Etymology
Advertisement
angioma (n.)
"tumor produced by enlargement or new formation of blood vessels," 1867, medical Latin, from angio- + -oma. Related: Angiomatous.
Related entries & more 
Advertisement
cavitation (n.)

"formation of bubbles in fluid," 1895, from cavity + -ation. Earlier as a medical term, "formation of cavities in the body" (1868).

Related entries & more 
pancreatitis (n.)

"inflammation of the pancreas," 1824 (Dr. George Pearson Dawson), medical Latin, from combining form of pancreas + -itis "inflammation." Related: Pancreatitic.

Related entries & more 
nyctophobia (n.)

"fear of the night or darkness," 1885, medical Latin, from nycto-, variant of nycti- "night, darkness" + -phobia "fear." Related: Nyctophobic.

Related entries & more 
symptomatology (n.)
study of symptoms, 1737, from medical Latin symptomatologia, from symptomat-, stem of symptoma (see symptom) + -logia (see -logy). Related: Symptomatological.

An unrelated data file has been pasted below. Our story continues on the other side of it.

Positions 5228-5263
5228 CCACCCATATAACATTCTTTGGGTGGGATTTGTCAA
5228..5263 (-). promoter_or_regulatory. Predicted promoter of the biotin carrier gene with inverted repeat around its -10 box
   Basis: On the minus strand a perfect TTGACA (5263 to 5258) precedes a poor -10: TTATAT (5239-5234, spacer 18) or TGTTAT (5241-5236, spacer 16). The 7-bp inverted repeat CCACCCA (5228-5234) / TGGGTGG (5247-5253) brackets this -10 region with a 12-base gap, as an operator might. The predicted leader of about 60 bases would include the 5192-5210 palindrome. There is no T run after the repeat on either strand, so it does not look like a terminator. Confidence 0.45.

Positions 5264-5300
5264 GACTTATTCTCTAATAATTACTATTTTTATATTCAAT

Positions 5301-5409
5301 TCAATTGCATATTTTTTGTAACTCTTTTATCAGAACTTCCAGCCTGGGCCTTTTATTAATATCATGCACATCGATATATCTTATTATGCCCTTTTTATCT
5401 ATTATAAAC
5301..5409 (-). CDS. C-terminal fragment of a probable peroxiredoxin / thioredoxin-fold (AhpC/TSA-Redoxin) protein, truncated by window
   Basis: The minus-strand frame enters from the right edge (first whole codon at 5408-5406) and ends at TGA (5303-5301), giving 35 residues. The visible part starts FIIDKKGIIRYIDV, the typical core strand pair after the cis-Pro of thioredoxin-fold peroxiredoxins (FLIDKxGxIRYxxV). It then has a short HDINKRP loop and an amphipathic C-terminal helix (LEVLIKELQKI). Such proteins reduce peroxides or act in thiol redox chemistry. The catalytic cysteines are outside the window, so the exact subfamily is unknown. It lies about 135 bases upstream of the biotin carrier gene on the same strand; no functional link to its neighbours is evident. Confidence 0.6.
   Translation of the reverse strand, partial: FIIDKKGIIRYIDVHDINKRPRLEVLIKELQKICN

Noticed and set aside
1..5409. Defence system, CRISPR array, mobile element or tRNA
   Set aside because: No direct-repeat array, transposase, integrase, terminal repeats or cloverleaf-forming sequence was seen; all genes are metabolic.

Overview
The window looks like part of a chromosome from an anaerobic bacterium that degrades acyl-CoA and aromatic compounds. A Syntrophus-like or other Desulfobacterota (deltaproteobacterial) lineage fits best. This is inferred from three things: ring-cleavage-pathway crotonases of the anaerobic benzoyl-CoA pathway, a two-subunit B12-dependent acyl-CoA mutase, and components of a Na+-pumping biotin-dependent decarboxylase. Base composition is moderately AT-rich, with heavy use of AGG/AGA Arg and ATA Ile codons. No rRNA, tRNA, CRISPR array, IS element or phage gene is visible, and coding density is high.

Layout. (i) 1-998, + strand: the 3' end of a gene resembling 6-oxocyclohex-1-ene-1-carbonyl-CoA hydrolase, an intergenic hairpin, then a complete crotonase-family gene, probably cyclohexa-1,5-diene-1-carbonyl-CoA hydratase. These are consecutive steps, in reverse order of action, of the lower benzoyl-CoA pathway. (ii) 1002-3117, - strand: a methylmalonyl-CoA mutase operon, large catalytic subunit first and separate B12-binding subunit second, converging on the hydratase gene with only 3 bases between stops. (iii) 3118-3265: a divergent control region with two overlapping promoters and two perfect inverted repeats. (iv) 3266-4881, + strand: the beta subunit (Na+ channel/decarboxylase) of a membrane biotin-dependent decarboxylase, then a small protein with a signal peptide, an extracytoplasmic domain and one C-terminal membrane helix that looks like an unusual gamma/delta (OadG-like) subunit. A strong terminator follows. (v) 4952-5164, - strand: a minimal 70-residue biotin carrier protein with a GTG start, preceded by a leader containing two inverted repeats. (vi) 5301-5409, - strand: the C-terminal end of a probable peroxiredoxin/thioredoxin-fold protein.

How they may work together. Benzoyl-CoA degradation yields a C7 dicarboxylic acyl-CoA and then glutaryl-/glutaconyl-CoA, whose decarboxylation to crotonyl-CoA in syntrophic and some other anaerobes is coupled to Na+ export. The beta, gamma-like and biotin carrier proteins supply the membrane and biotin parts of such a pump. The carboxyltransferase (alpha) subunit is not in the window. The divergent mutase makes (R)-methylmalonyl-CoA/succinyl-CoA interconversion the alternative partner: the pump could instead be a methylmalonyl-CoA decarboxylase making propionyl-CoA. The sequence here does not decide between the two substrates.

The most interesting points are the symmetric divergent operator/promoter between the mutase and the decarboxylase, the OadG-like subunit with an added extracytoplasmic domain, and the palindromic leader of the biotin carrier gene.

Related entries & more 
Advertisement
tenesmus (n.)
"a straining" (to void the contents of the bowels), 1520s, medical Latin, from Greek tenesmos "a straining," from teinein "to stretch," from PIE root *ten- "to stretch."
Related entries & more 
side effect (n.)
also side-effect, 1884, from side (adj.) + effect (n.). Medical use, with reference to drugs, is recorded from 1939.
Related entries & more 
pre-existing (adj.)
also preexisting, 1590s, present-participle adjective from pre-exist. The medical insurance pre-existing condition is attested from 1942.
Related entries & more 
hypotonia (n.)
1876, medical Latin, from hypo- + Greek tonos "tone" (from PIE root *ten- "to stretch") + abstract noun ending -ia.
Related entries & more 
pediatrics (n.)

"medical treatment of children; the branch of medicine dealing with the study of childhood and diseases of children," 1884; from pediatric; see -ics.

Related entries & more 

Page 7